Situated in the trendy EAST Beijing, Hagaki serves up modern Japanese cuisine for adventurous eaters looking for a creative kick stronger than wasabi. With a lively sushi bar and a varied menu boasting tempura, rice and noodle dishes and eclectic sushi rolls, Hagaki is well on its way to making its mark on the saturated Japanese dining market.
A definite draw of the restaurant is the set lunch available every day. The wide range allows diners to choose from meals such as prawn and vegetable tempura, soy-glazed sea bass and pork ramen to pair with pickles, salad, egg custard and miso soup. The meals are served bento-style for convenience and at RMB 58-108, are affordable and truly good value for money.
The modern edge that differentiates Hagaki from its competitors was highlighted best in the California rolls. Through the double restaurant review, we found that the quintessential dish can be telling of the restaurant’s entire repertoire. At first bite, we detected a hint of lemon in the mayonnaise that spiced up the usual, tried and tested California roll. Hagaki’s creative sushi bar boasts nearly 20 sushi rolls, including the asparagus and prawn roll (RMB 78) and tempura roll (RMB 68).
However, it’s also possible for innovation to achieve lesser success. An example would be the fried udon with sautéed vegetables and pork (RMB 35), which was either misrepresented in the menu or entirely missed the mark. The udon came stir-fried with copious bonito (fish flakes), a mix of random vegetables and a few strands of pork – the saving grace was the large serving size, characteristic of most Hagaki dishes. However, we still regret not ordering the standard, safe tempura udon (RMB 48).
Thankfully, we managed to get our tempura fix with the prawn and vegetable tempura (RMB 68). The carefully stacked pile of battered vegetables and prawns demonstrated the importance of food presentation, as it enhanced our enjoyment of the dish. From the restaurant’sdelicate sushi rolls, colorful dishes and the beautiful cutlery, it was evident that it was willing to go the extra mile to whip up a feast for a diner’s eyes and palate.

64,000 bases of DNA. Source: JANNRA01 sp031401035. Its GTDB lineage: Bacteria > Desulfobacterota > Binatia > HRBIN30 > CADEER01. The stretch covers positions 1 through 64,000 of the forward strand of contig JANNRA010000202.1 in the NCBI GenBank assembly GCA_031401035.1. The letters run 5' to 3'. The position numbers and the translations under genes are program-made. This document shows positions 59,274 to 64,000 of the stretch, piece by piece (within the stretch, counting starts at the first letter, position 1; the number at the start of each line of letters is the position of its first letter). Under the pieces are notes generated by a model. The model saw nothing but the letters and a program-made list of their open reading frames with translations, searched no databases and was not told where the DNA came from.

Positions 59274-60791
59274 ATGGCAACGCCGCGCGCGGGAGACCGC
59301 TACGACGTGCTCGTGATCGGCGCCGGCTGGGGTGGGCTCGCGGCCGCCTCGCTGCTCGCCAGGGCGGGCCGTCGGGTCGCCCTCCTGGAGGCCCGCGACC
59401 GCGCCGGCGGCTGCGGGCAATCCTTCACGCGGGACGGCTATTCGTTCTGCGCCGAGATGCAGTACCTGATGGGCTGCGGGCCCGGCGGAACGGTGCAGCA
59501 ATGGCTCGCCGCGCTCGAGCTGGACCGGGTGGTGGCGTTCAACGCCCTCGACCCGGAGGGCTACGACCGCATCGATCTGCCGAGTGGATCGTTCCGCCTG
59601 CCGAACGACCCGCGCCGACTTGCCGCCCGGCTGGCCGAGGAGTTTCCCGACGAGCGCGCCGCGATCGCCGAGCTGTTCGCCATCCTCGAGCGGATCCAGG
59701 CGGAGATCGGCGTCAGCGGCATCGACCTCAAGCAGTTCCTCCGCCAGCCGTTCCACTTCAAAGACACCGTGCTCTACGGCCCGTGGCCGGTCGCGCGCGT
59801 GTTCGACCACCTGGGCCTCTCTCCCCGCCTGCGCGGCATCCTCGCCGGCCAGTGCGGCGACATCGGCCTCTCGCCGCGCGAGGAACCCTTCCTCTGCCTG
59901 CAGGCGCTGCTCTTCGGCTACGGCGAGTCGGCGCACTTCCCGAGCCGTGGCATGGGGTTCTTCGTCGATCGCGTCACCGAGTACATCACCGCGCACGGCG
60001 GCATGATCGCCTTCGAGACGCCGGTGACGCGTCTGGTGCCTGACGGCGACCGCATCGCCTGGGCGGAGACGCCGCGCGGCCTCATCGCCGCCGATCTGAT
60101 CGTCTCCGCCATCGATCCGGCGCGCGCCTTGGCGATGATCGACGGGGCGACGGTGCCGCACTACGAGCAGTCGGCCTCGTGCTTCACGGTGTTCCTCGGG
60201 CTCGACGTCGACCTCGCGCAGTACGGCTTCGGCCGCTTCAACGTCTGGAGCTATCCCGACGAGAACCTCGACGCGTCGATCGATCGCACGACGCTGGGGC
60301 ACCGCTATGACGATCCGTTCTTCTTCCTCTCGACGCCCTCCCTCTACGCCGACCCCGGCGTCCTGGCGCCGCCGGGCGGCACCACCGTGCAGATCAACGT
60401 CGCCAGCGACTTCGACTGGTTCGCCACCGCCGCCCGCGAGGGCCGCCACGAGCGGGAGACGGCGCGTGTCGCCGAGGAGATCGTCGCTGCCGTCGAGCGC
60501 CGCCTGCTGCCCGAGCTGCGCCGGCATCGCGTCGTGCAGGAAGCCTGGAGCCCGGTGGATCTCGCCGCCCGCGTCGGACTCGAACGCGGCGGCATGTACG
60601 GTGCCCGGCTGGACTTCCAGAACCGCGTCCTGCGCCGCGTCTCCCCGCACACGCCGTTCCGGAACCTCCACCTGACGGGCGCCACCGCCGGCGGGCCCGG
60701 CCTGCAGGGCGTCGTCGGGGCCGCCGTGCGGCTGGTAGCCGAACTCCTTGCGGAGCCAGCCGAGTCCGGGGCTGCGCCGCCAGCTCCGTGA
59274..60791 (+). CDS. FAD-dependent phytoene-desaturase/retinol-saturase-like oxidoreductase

Hagaki’s atmosphere is also a feast for the eyes. The dim lighting, natural wood panels, sleek furniture and muted color palette contribute to the formal setting. One can’t help but feel that the restaurant would be perfect for a business meeting, dinner with girlfriends or a date. At lunchtime, however, the atmosphere is more relaxed and your fellow diners consist mostly of families and singles looking for a quick bite.
As can be expected from a hotel restaurant, Hagaki does have a 15% service charge. However, the staff’s attention to detail and impeccable service left us with no doubt that it was worth it. Our tea and soy sauce were replenished throughout the meal and the waitresses were always on hand to answer any questions we had.
Mugen is a lesser-known Japanese restaurant tucked in the alleyway bordering the Lido Hotel. Once you enter the start of the Lido Hotel driveway (on the Starbucks side), turn left, and then right to make your way past the country club. Some of the most affordable Japanese food in Beijing lies at the end of the maze, making the journey well worth the effort.
The restaurant was crowded for dinner, but not so crowded that we had to queue. Sounds of conversation blended with the sizzling from the teppanyaki grill, creating a hubbub not unbearable, but not ideal for quiet conversation. Service was efficient and we managed to get a copy of the menu and hot tea as soon as we sat down.